Words: Anne Schauffer | Image: Shutterstock
There are three key retirement models: sectional title, share block and life rights. Like any property or legal transaction, visit as many retirement developments as you can to compare apples to apples. Having said that, there are numerous variations on the theme, so it’s not that straightforward – everything is development specific, and within the same purchase model costs can vary considerably.
With sectional-title retirement options, the buyer owns the unit outright by means of a title deed registered with the Deeds Office. The developer carries no responsibility for the ongoing maintenance and cost management aspects once the development is sold. In this model, the onus is on the resident to care for their asset. The advantage? Capital appreciation like any other sectional-title purchase.
Stefan Botha, director, Rainmaker Marketing, says, “Sectional title is proving popular with younger people who’re not yet at retirement age, but who see it as a good investment – they get a great rental yield until they want to use it for their own retirement purposes. On the other side, there’s a growing segment of young people investing in retirement for their parents and want to see capital appreciation on that investment they’ve made.”
Though less used today, with share block you don’t obtain exclusive title to the unit you’ve bought, you own shares in the company which owns your home i.e. not a section of the building itself. In this way, costs involved can be minimised. To maintain the property, directors of a share-block company establish a levy fund to which you contribute to cover its running expenses. You receive a share certificate. Transfer duty is still payable on the purchase price to Sars, but the sale is not registered in the Deeds Office.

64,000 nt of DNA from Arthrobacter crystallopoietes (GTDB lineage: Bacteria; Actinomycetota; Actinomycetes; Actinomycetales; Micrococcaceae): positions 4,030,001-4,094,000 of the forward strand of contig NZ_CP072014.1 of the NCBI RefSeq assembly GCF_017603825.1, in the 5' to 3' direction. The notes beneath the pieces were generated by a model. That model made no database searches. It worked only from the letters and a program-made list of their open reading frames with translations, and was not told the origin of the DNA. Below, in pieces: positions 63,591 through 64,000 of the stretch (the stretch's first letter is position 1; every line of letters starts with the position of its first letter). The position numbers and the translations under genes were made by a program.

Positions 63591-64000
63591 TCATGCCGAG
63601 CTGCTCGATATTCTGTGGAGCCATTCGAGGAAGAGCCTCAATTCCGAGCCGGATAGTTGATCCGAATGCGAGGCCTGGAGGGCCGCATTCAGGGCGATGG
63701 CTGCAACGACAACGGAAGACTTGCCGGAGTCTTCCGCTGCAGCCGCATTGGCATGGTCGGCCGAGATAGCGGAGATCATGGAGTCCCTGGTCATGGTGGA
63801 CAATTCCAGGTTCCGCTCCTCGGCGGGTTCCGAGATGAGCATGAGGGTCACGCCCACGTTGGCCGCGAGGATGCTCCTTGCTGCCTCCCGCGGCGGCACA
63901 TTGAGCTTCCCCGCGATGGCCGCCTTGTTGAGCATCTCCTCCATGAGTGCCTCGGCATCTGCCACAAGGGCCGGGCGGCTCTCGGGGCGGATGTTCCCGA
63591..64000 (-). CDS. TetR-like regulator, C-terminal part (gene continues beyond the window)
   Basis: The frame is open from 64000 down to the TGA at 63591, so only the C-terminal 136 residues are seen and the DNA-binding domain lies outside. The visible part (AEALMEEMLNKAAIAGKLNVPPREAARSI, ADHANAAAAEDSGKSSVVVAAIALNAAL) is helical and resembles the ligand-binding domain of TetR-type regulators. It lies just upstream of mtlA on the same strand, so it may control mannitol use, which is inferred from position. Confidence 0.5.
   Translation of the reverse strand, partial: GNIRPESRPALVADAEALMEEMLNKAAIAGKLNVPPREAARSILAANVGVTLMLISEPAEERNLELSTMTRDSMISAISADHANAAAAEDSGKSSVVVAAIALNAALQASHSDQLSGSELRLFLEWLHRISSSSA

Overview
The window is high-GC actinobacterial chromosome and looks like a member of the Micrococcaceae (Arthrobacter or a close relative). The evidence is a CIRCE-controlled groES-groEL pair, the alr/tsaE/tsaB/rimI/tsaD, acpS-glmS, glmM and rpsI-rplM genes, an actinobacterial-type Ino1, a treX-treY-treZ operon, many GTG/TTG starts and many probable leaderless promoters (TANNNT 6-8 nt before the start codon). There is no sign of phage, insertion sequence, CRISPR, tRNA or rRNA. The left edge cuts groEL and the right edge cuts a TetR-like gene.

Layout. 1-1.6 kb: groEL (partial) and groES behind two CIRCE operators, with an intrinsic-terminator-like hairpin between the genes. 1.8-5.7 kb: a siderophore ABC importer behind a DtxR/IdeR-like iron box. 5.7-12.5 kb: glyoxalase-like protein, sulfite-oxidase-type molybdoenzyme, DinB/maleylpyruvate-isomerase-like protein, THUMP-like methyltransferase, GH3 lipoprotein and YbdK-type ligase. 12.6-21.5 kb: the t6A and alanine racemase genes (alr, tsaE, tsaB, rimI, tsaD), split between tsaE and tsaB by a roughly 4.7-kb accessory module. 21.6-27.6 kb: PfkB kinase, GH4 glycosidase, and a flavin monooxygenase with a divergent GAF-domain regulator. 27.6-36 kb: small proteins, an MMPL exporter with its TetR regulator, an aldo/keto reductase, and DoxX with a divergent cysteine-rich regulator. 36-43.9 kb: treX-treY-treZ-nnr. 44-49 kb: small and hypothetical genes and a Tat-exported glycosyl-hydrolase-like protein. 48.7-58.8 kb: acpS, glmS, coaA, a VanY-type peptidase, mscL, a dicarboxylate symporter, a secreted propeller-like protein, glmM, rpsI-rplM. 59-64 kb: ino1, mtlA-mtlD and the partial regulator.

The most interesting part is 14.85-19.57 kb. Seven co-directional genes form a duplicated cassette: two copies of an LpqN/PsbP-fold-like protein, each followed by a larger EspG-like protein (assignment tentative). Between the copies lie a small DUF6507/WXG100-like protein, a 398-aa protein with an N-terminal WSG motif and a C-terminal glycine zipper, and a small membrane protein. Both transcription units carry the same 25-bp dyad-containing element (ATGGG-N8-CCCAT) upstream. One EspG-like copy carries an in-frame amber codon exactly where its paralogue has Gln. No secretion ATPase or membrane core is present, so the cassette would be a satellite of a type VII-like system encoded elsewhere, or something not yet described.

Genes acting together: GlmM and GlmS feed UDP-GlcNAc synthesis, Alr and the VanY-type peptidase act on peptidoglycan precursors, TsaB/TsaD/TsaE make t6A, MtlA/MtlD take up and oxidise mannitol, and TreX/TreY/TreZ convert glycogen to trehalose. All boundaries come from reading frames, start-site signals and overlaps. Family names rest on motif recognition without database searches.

Maria Davey, Meumann White Attorneys, says, “Today, this model is not a popular one for a retiree development. If a share-block company gets into debt and the property is attached and sold in execution, the use and occupation agreements will come to an end. As a shareholder, you have no real right over the property you occupy. Furthermore, finance to buy into a share block company is not readily available, so although it might be marginally cheaper to acquire accommodation this way initially, it may prove difficult to sell down the line.”
“With greater life expectancy than ever before, one of the biggest concerns worrying older people is whether they will outlive their asset,” says Arthur Case, CEO, Evergreen Lifestyle. “With this model, you have a right to occupy the unit for your and your spouse’s lifetime, free of maintenance responsibilities.”
Everything remains both an asset and the responsibility of the developer. When life rights terminates, the property reverts to the village’s owner – your estate will receive the original purchase price, plus a pre-determined percentage of the net profit (less certain pre-determined costs). Life rights is not a property transfer, so no bond registration fees, transfer duties and VAT is payable. Life-rights units are usually more affordable than the other models – no capital appreciation, but no maintenance required, and it’s in the developer’s interest to maintain his asset well. In addition, life rights has a comforting methodology of levy transparency for two years ahead, which makes financial planning easier for the retiree.